“It became my mission to put this country on screen and to let the world know how spectacular it is”, Director Jordan Vogt-Roberts said.
Kong: Skull Island was released worldwide in 2D, 3D in select theatres, and IMAX beginning March 10. It has been receiving many positive comments from many moviegoers all over the world.
If you’re not familiar with Kong: Skull Island, the film takes place in 1973 in the midst of the Vietnam War, and features a disparate group of people exploring Skull Island—from Samuel L. Jackson’s military commander to Brie Larson’s photojournalist. The film also stars Tom Hiddleston, John Goodman, John C. Reilly, Jason Mitchell, Toby Kebbell, Tian Jing, Corey Hawkins, John Ortiz, Thomas Mann, Shea Whigham, and Eugene Cordero.
Kong: Skull Island was mainly filmed in Vietnam; for more specific, in Quang Binh’s colossal caves and the tranquil town of Phong Nha, as well as the world-renowned Ha Long Bay and the northern province of Ninh Binh.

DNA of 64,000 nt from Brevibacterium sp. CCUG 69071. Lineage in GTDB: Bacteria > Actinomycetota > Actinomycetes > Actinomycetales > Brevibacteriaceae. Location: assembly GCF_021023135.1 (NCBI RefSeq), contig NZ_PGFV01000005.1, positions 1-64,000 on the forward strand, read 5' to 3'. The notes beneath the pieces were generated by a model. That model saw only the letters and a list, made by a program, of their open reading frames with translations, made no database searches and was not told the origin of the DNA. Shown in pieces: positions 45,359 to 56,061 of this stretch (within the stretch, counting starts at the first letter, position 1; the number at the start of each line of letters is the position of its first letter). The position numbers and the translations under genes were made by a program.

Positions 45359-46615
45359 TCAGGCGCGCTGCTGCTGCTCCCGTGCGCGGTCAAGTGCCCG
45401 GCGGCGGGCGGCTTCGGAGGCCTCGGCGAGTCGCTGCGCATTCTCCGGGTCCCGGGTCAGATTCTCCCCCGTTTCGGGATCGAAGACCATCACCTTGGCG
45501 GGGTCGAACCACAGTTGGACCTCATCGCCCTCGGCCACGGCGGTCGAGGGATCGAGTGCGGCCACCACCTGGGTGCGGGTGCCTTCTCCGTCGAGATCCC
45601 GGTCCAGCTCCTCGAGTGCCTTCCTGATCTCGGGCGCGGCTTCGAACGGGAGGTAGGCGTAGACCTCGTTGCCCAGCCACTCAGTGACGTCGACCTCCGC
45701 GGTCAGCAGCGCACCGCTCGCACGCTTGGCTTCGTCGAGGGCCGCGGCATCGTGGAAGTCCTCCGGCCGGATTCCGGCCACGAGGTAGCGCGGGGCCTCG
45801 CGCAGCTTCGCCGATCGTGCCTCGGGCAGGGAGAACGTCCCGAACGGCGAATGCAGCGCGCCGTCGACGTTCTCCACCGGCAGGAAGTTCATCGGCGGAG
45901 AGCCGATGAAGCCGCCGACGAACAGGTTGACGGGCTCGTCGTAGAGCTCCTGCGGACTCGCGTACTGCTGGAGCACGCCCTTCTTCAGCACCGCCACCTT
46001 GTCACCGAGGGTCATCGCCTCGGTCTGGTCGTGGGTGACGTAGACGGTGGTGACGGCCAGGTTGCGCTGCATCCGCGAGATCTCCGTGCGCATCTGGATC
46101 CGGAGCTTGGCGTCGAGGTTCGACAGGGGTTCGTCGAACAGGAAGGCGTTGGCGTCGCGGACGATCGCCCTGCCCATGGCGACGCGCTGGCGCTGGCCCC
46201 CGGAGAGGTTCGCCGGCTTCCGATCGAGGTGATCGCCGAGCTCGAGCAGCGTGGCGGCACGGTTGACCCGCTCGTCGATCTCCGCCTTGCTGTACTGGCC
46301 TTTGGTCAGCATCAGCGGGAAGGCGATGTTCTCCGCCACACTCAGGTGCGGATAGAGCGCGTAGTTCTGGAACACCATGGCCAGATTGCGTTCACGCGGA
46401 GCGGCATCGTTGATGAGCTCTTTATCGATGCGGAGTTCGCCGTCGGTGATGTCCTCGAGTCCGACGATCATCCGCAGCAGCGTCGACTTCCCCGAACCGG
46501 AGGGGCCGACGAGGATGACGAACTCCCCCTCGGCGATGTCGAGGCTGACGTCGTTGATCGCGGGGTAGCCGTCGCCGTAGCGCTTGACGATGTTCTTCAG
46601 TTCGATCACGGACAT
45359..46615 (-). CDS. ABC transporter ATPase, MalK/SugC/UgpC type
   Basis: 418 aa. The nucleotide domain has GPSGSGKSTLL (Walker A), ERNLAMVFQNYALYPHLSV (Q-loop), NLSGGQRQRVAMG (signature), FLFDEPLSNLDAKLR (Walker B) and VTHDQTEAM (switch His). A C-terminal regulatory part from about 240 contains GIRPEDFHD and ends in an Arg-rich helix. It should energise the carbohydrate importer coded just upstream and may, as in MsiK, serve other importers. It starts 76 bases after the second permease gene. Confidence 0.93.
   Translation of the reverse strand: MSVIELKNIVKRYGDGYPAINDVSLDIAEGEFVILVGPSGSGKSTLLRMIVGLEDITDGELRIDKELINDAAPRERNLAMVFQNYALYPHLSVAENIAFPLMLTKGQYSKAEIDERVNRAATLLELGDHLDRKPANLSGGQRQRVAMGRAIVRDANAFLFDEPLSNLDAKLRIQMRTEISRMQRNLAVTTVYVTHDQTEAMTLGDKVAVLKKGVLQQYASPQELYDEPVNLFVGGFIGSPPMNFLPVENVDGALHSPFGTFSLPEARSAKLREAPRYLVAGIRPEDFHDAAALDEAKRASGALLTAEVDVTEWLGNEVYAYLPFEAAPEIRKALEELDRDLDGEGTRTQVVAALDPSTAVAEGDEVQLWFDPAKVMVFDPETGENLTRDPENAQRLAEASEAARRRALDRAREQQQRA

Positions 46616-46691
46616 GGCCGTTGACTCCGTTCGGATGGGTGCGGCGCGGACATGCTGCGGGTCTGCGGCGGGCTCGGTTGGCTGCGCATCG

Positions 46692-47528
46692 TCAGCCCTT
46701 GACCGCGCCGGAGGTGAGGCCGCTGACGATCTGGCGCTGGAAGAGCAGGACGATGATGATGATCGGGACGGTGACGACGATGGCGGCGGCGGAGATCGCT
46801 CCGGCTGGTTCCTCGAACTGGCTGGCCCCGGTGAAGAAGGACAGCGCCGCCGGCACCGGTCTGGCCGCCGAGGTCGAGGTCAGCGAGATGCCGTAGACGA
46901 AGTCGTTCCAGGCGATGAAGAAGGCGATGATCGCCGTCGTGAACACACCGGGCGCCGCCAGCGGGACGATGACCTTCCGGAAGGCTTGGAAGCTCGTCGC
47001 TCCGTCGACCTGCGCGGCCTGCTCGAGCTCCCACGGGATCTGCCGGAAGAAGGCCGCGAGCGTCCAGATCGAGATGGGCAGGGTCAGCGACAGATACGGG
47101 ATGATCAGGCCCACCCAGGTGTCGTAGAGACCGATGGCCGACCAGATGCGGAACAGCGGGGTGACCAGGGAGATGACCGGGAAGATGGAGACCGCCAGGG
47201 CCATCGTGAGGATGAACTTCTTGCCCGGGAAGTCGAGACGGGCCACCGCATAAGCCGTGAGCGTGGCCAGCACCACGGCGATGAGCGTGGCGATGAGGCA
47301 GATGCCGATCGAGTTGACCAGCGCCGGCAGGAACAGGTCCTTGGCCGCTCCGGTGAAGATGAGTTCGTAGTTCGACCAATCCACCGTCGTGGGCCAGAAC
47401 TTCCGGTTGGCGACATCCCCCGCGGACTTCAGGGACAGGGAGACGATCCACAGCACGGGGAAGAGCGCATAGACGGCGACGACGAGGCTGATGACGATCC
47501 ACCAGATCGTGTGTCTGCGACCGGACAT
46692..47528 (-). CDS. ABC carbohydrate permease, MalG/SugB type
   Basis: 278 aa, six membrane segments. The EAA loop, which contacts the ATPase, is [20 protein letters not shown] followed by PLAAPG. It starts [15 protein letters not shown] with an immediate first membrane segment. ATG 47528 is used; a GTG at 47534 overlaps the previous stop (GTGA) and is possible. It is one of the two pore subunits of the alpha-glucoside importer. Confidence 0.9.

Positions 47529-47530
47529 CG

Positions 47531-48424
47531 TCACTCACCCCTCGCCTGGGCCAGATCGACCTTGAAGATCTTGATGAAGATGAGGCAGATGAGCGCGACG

Ha Long Bay
Designated a World Heritage site twice by UNESCO, Halong Bay’s spectacular scatter of islands, dotted with wind- and wave-eroded grottoes, is a vision of ethereal beauty and, unsurprisingly, northern Vietnam’s number one tourism hub. A full-day venture will give you just enough time to breathe in the mysticism of Ha Long, however an overnight stay or two is strongly advised to conduct a proper survey of the numerous coves, grottoes and caves nestled in the archipelago.
Speaking about Quang Binh, we have to mention about Hang Son Doong, the world’s largest cave system in volume. Interesting fact: Jordan Vogt-Roberts, the director of Kong: Skull Island returned in late December 2016 to revisit Son Doong.
Ninh Binh is home to the popular Tam Coc, a flooded cave karst system that is part of the larger Trang An Scenic Landscape Complex. Ninh Binh, often known as “Ha Long among the rice paddies’ or “Ha Long in land” is where an ancient tribal inhabits as it is mentioned in the movie.